Key points as of 15 November
cut in teaching subsidy to arts, humanities and social sciences announced.
STEM subjects and some modern languages to be protected.
- Cap on
student fees to be set at £9,000 with no government levy to pay (as
originally mooted in the Browne Review) but stringent requirements for
widening participation and fair access for those who charge over £6,000. It will be up to
the university or college to decide what it charges, including whether it
charges at different levels for different courses. According to UCU calculations, a
three-year degree with annual tuition fees of £6,000 would cost a total of
£38,286, including maintenance loans and interest payments.
charges will be determined by individual universities as from 2012/13.
- A new £150m
National Scholarships Programme will be targeted at “bright potential
students from poor backgrounds”. Students from families with incomes of up
to £25,000 will be entitled to a more generous student maintenance grant
of up to £3,250 and those from families with incomes up to £42,000 will be
entitled to a partial grant.
- Maintenance loans will be available to
- Graduates start paying back
their tuition fees when they earn £21,000. The repayment will be on 9% of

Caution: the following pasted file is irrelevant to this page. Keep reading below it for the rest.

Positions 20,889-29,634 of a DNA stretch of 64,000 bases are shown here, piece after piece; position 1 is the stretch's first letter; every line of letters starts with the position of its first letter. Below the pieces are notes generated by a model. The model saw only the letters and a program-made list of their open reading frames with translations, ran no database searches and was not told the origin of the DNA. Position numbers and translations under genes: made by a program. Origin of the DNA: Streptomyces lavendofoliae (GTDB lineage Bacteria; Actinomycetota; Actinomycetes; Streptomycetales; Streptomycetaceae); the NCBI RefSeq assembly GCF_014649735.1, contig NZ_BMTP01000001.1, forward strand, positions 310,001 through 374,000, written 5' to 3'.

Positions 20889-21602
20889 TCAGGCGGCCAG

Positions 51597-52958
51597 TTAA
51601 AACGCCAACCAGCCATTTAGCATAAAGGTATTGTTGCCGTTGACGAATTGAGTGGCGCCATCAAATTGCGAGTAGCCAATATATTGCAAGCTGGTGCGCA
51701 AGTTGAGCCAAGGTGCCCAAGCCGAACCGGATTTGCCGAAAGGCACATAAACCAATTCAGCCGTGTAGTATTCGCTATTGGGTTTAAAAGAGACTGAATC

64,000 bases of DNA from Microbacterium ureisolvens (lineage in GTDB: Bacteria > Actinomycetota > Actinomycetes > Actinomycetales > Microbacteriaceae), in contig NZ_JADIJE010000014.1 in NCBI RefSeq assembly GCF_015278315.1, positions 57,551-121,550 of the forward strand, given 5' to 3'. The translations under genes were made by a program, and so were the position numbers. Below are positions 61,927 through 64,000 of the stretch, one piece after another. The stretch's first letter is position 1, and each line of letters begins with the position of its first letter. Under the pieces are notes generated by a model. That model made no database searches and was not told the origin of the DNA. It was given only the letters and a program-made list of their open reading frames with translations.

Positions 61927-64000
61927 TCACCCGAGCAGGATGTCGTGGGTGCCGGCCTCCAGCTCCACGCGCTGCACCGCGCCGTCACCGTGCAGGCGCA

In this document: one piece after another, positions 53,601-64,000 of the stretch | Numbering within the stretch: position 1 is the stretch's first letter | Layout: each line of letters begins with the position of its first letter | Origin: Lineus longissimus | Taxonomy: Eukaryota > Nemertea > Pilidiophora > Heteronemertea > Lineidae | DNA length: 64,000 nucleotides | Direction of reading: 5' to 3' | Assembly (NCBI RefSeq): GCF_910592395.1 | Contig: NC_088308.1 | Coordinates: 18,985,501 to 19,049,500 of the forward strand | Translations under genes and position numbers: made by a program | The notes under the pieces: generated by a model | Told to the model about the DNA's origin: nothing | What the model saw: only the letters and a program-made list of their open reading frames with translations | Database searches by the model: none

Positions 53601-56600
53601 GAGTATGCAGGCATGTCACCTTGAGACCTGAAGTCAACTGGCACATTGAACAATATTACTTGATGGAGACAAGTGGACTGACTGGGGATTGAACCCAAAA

income above £21,000, and all outstanding repayments will be written off
after 30 years. A real rate of interest will be charged on loan
- Analysis of data by the Higher Education
Policy Institute (HEPI) shows that the new system could place a bigger
burden on future tax payers due to large sums of unpaid debt being written
off as graduates reach the 30-year limit for repayment. HEPI warn that
this may force the government to keep a strict cap on student numbers.
- The annual cost of studying
for a degree has increased by 311.5% since 1988, according to research
released by UCU. With tuition fees of £9,000, students starting university
in 2012 will face a bill for the first year of their degree (tuition and
maintenance loans) 101% higher than their contemporaries who started this
- A White
Paper on HE Reform will be ready in the Winter and then a broader higher
education bill later on in this current, extended session